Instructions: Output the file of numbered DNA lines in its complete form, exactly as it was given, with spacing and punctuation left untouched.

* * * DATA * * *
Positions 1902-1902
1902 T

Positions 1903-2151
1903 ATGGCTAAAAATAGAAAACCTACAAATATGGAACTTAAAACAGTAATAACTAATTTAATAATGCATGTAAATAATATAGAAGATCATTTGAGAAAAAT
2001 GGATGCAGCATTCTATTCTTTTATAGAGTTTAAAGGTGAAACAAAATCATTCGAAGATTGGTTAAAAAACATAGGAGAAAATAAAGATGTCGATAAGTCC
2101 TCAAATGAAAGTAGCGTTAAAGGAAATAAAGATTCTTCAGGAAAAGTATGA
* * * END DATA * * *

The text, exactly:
Positions 1902-1902
1902 T

Positions 1903-2151
1903 ATGGCTAAAAATAGAAAACCTACAAATATGGAACTTAAAACAGTAATAACTAATTTAATAATGCATGTAAATAATATAGAAGATCATTTGAGAAAAAT
2001 GGATGCAGCATTCTATTCTTTTATAGAGTTTAAAGGTGAAACAAAATCATTCGAAGATTGGTTAAAAAACATAGGAGAAAATAAAGATGTCGATAAGTCC
2101 TCAAATGAAAGTAGCGTTAAAGGAAATAAAGATTCTTCAGGAAAAGTATGA